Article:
A study by Quantified Impressions found that adults make eye contact only 30 to 60 percent of the time during an average conversation, while research suggests that in order to form a meaningful connection, that number should be 60 to 70 percent. While we do spend time checking our devices during conversations, we have also been conditioned to have a frequent change of scene — making it increasingly difficult to stay in a conversation and make meaningful eye contact when external stimuli are present.

Some people have adopted the practice that when they go out to dinner with friends, they all put their cell phones in a pile in the middle of the table, and the first person to take his or her phone has to pay for dinner. At home, families can implement a “going dark for dinner” strategy, when there is a set time, dinner or otherwise, during which no one is using technology.

An interesting study out of UCLA measured children’s ability to read facial expressions and social cues and measured them again after spending five days in a technology-free camp environment. What they found was that after only five days of being without their devices, their ability to read facial expressions and social cues and formulate meaningful connections with peers markedly improved. This study not only tells us that digital technology is having a negative impact on our interpersonal relationships, but also teaches us that we can fix it by taking breaks from technology.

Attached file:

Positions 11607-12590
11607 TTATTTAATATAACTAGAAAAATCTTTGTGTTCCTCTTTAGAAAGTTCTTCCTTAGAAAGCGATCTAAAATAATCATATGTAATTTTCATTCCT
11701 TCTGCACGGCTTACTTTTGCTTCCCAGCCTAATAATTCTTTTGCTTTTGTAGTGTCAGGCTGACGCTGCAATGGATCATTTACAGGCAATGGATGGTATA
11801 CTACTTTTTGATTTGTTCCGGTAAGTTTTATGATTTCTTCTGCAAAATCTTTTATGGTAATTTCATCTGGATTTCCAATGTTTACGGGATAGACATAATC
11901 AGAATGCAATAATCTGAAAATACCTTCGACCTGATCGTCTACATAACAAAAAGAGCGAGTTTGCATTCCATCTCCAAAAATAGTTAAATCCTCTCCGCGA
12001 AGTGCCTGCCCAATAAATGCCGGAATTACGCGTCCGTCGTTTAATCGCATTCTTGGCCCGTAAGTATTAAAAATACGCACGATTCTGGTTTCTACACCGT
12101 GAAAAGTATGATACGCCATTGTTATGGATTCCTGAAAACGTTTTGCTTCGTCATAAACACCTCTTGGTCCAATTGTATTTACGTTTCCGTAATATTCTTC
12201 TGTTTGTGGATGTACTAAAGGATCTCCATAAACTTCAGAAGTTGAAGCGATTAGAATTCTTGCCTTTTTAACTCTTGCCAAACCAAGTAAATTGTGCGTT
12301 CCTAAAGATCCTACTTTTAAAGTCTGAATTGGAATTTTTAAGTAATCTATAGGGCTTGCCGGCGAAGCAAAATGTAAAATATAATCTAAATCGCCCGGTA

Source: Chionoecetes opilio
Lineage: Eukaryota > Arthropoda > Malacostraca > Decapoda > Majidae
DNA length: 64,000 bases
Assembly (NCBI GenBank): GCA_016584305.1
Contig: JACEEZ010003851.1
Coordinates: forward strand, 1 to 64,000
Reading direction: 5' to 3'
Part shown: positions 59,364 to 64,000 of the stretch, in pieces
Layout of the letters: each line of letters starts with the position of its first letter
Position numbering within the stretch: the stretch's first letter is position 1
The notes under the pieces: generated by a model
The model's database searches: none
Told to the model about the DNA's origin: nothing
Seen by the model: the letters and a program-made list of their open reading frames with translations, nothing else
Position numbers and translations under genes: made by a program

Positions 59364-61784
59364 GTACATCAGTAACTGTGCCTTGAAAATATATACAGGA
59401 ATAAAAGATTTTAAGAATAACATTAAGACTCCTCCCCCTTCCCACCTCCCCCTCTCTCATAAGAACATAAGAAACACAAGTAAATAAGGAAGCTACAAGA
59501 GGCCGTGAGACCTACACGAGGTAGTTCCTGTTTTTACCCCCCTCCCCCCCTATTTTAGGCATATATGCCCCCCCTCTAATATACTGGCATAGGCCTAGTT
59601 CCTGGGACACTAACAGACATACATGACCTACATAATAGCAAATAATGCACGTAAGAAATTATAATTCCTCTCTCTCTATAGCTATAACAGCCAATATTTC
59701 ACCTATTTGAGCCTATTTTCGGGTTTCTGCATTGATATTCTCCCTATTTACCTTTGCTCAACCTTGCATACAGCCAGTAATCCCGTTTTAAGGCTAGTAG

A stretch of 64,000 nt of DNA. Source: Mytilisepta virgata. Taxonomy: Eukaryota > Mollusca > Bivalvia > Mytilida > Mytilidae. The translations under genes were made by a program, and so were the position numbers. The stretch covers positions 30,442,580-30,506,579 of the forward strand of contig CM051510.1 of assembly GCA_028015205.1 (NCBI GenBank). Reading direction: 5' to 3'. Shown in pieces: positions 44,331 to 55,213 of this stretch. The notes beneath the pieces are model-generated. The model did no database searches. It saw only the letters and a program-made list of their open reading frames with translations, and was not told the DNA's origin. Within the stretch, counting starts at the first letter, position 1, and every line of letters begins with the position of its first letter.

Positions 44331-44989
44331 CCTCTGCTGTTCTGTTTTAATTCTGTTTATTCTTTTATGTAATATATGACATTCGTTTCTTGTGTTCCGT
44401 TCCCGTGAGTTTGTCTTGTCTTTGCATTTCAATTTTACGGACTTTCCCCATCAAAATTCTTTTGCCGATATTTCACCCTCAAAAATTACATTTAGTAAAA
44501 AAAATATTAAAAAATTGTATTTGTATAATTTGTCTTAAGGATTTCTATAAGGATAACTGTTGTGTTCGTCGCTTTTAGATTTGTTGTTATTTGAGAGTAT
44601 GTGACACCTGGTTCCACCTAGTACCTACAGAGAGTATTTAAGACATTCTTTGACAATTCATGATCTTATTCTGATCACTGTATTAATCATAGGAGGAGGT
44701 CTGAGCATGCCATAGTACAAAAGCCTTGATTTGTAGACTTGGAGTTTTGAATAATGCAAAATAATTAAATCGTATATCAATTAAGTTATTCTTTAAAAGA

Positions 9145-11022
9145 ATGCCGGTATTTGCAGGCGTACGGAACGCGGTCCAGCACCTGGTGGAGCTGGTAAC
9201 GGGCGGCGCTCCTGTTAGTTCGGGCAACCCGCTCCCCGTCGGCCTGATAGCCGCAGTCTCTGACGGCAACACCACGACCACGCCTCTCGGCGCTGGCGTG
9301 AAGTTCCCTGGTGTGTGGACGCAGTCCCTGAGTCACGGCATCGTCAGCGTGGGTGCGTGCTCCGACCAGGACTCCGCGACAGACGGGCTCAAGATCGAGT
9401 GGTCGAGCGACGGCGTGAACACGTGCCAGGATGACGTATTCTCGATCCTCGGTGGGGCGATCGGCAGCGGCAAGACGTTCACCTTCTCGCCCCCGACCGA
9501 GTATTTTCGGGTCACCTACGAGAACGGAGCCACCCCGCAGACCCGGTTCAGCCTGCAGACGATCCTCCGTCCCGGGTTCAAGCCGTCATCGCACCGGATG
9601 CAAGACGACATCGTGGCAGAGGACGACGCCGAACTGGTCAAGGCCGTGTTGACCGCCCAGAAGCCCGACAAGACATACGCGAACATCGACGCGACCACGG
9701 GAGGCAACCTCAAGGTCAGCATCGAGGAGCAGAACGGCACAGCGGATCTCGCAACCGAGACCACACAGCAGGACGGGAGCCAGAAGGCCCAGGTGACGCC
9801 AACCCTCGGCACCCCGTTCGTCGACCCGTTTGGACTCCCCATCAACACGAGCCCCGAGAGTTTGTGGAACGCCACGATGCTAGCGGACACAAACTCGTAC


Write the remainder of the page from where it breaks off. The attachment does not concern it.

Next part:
Creating tech-free time at home presents families with real opportunities to enhance their interpersonal connections. It doesn’t only have to be on Shabbos.

Is it causing shalom bayis issues?

Anytime you have something that serves as an intrusion in a relationship, it can contribute to shalom bayis issues. As mentioned, distraction and reduced capacity in the realm of interpersonal connectivity can take their toll on any relationship. It becomes particularly difficult when there are disparate philosophies or values on core areas of functioning in a marriage; as technology becomes more ubiquitous, couples may find this to be an issue. It most frequently manifests itself when there is disagreement as to whether one spouse or the other is spending too much time in front of a screen or when there is fundamental disagreement on how much technology to expose children to.